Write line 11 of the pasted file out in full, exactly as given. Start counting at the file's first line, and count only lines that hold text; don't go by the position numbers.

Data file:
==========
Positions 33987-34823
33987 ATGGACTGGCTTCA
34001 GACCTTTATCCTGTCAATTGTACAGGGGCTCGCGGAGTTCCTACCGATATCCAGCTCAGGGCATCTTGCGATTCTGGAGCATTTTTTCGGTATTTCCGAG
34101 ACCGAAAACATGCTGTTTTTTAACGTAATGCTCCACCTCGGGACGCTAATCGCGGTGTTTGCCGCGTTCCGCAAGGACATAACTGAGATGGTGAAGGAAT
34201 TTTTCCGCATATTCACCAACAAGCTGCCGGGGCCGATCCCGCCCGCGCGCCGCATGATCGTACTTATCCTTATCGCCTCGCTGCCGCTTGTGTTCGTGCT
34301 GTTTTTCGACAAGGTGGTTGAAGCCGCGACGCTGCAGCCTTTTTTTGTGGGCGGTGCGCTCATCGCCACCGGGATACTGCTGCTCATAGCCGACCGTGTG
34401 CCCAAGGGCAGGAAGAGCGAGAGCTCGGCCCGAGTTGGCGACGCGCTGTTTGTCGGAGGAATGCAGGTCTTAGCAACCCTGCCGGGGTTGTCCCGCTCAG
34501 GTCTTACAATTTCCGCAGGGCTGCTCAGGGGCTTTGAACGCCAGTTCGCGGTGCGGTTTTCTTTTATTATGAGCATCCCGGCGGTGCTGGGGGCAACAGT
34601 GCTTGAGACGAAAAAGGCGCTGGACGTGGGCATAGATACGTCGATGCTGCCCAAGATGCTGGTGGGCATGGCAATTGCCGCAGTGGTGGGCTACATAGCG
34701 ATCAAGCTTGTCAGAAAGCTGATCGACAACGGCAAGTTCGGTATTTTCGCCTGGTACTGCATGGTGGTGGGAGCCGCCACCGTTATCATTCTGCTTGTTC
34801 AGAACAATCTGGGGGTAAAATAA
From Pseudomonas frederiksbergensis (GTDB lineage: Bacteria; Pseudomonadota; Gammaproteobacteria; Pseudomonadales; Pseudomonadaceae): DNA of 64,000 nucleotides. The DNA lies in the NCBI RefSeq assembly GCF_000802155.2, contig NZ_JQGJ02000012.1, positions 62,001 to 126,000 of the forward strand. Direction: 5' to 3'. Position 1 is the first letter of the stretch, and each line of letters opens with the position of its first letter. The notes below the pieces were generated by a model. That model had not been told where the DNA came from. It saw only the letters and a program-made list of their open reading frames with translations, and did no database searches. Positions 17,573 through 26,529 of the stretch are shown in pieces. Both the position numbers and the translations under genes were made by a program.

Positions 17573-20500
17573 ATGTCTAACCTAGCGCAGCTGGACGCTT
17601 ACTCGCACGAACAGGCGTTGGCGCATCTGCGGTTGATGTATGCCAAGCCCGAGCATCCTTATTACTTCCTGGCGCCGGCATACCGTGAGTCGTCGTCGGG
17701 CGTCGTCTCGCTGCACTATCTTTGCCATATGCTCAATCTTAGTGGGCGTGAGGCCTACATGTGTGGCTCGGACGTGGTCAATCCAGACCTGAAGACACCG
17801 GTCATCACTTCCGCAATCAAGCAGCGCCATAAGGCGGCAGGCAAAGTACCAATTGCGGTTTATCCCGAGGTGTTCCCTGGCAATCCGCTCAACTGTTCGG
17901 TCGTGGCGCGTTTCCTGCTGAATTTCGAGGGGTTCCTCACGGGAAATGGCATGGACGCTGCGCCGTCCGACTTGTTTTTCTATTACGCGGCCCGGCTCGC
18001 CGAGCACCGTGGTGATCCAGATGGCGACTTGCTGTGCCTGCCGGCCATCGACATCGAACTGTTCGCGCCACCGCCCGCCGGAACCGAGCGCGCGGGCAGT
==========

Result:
34801 AGAACAATCTGGGGGTAAAATAA